Risk of bridge lender pulling out after exchange

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    Risk of bridge lender pulling out after exchange

    Hi all,

    I am looking to buy a property in auction.

    What does a bridge lender require to give an agreement in principle? Then from here if I was to win the auction, what conditions need to be met to drawdown? Is the offer conditional on the lenders valuation/legal/structural due diligence also? If this is the case is there not a big risk I could get agreement in principle bid on idea the funds are there and something come out post exchange and the bridger pulls out and I lose my deposit?

    What is the difference in the due diligence a bridger undertakes and a normal lender? Can they just pull out after exchange after undertaking further due diligence or do they do most of it before giving agreement in principle? Eg following exchange if their lawyers dont like a clause in the lease or if the valuer picks up something like (knotweed etc?) is there not a risk they can just pull out? To me this is quite a big risk, surely I am missing something? Otherwise you are effectively held at whim of the bridger and there is lots of uncertainty with 10% deposit at risk

    An enquiry form has to be submitted to the lender who in turn will provide Indicative Terms which includes the terms of the facility , whether it is aRolled up Interest or Monthly Serviced Loan, the fees which will fall due including the valuation costs.

    Once you have had your bid accepted the clock starts ticking and you would then need to pay the valuation fee and the full application submitted. The lender will then issues a formal offer and instruct its solicitor to act. This will allow sufficient time to enable the transaction to complete before the deadline. Clearly the only obstacle will be the amount of money being provided if the valuer were to down value remembering that the normal basis for a Bridge Facility is for a 90 day valuation to be provided which can be lower than the Open Market Valuation.


      I dont see the valuation as the only obstacle.

      What happends if the bridge lenders solicitors pull out any punitive clauses in the lease they are not happy with or the surveyor finds eg japanese knotweed, mold, structural issues (anything really).

      What I am trying to ask: is there is a chance the lender can pull out following their full due diligence and inspections. I understand the facility amount may reduce due to valuation but my concern is around lender completely pulling out and what suretys are there?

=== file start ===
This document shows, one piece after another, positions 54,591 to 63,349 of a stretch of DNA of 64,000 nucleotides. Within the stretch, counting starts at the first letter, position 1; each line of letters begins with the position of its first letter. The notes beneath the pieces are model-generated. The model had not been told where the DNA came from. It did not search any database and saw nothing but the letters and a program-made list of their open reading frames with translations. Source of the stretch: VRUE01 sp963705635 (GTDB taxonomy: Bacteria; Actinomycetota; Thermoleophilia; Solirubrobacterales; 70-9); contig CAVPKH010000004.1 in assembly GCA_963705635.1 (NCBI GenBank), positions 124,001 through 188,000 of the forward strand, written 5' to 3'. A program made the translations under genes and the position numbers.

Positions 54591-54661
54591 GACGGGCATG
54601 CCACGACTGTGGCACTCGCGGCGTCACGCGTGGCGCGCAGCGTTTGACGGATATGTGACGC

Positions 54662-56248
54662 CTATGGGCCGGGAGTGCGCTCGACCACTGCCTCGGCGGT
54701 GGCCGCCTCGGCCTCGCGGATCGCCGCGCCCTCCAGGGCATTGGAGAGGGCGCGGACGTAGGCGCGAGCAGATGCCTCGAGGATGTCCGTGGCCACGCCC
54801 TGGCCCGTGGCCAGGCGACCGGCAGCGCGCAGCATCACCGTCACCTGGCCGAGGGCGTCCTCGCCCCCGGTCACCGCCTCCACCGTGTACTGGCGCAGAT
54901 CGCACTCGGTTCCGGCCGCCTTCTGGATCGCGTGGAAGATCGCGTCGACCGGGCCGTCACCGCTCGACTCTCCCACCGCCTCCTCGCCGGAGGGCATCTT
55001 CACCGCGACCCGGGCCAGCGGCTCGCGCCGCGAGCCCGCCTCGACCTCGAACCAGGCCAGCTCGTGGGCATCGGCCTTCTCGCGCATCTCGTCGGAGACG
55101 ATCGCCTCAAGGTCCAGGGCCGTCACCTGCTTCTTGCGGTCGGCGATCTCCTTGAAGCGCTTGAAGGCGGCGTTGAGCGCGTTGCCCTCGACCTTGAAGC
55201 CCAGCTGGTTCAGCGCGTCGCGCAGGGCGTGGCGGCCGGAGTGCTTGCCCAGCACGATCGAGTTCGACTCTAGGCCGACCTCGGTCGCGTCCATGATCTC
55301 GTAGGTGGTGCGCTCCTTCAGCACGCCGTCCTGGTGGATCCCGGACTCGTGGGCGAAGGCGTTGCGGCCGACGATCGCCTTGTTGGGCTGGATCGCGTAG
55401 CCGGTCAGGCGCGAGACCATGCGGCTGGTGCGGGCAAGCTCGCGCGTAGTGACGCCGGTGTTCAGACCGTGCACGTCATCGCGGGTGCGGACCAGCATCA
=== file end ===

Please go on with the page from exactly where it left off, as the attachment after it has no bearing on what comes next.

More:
The lender may say yes upon review of the legal pack but how can I know their lawyers etc wont request they pull out due to findings etc?

      Am i then to take this is the risk of auctions?


        It is essential that you obtain the legal pack which is available upon request and before the auction and inspected .
        The valuer would identify situations like Knotweed and if so then clearly you wouldn’t proceed until the matter was investigated.
        From my experience any issues which can ultimately be overcome can be dealt initially by certain indemnities thereby allowing funds to be released to complete. I would also say that if you are prepared to pay the associated fees, the application can be submitted and processed before the auction and allow the solicitors to examine the legal pack.
        Buying at auction can be stressful but equally rewarding but if you are a cautious person then stay clear and buy through the normal channels.
        Your broker if he is experienced in such matters can handle much of the complexities associated with auction purchases.


          every proposed loan advance is subject to formal contract. A prospective lender can pull out at any time up to the point of advance; or for that matter, in theory subsequently. All commercial loans can, after all, be called in although there would normally have to be a breach. You are dealing with secondary/tertiary lenders


            Absolutely correct, until the money is released nothing can be guaranteed but a decision not to proceed has to be based on a relevant and perhaps undisclosed fact either on the property or indeed the applicant.


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